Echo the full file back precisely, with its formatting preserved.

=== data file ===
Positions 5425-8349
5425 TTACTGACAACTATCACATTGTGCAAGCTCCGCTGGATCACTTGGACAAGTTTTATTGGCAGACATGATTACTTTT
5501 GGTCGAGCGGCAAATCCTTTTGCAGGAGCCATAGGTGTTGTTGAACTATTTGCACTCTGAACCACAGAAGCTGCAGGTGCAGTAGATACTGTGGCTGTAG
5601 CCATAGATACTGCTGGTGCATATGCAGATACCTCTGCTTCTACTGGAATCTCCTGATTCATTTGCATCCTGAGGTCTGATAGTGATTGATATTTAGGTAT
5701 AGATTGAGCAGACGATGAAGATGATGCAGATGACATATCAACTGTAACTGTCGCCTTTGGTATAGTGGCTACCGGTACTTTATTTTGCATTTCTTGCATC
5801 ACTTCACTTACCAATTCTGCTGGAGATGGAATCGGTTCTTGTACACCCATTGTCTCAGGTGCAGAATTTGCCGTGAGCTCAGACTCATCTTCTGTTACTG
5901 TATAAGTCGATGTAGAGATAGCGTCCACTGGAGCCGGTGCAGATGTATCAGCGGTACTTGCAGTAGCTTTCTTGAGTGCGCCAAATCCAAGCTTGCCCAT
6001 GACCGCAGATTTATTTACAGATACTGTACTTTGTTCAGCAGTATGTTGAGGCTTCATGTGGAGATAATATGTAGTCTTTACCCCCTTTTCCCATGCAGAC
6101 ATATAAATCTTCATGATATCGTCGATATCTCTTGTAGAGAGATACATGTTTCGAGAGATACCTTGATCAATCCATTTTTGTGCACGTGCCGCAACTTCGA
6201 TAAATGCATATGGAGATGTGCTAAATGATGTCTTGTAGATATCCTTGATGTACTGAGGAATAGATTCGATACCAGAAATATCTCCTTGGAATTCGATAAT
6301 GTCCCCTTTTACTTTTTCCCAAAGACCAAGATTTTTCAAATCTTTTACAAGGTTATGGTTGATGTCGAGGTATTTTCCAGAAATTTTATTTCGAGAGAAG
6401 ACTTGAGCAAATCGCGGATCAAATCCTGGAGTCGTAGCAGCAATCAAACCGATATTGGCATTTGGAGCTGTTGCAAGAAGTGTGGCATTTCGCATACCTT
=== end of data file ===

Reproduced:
Positions 5425-8349
5425 TTACTGACAACTATCACATTGTGCAAGCTCCGCTGGATCACTTGGACAAGTTTTATTGGCAGACATGATTACTTTT
5501 GGTCGAGCGGCAAATCCTTTTGCAGGAGCCATAGGTGTTGTTGAACTATTTGCACTCTGAACCACAGAAGCTGCAGGTGCAGTAGATACTGTGGCTGTAG
5601 CCATAGATACTGCTGGTGCATATGCAGATACCTCTGCTTCTACTGGAATCTCCTGATTCATTTGCATCCTGAGGTCTGATAGTGATTGATATTTAGGTAT
5701 AGATTGAGCAGACGATGAAGATGATGCAGATGACATATCAACTGTAACTGTCGCCTTTGGTATAGTGGCTACCGGTACTTTATTTTGCATTTCTTGCATC
5801 ACTTCACTTACCAATTCTGCTGGAGATGGAATCGGTTCTTGTACACCCATTGTCTCAGGTGCAGAATTTGCCGTGAGCTCAGACTCATCTTCTGTTACTG
5901 TATAAGTCGATGTAGAGATAGCGTCCACTGGAGCCGGTGCAGATGTATCAGCGGTACTTGCAGTAGCTTTCTTGAGTGCGCCAAATCCAAGCTTGCCCAT
6001 GACCGCAGATTTATTTACAGATACTGTACTTTGTTCAGCAGTATGTTGAGGCTTCATGTGGAGATAATATGTAGTCTTTACCCCCTTTTCCCATGCAGAC
6101 ATATAAATCTTCATGATATCGTCGATATCTCTTGTAGAGAGATACATGTTTCGAGAGATACCTTGATCAATCCATTTTTGTGCACGTGCCGCAACTTCGA
6201 TAAATGCATATGGAGATGTGCTAAATGATGTCTTGTAGATATCCTTGATGTACTGAGGAATAGATTCGATACCAGAAATATCTCCTTGGAATTCGATAAT
6301 GTCCCCTTTTACTTTTTCCCAAAGACCAAGATTTTTCAAATCTTTTACAAGGTTATGGTTGATGTCGAGGTATTTTCCAGAAATTTTATTTCGAGAGAAG
6401 ACTTGAGCAAATCGCGGATCAAATCCTGGAGTCGTAGCAGCAATCAAACCGATATTGGCATTTGGAGCTGTTGCAAGAAGTGTGGCATTTCGCATACCTT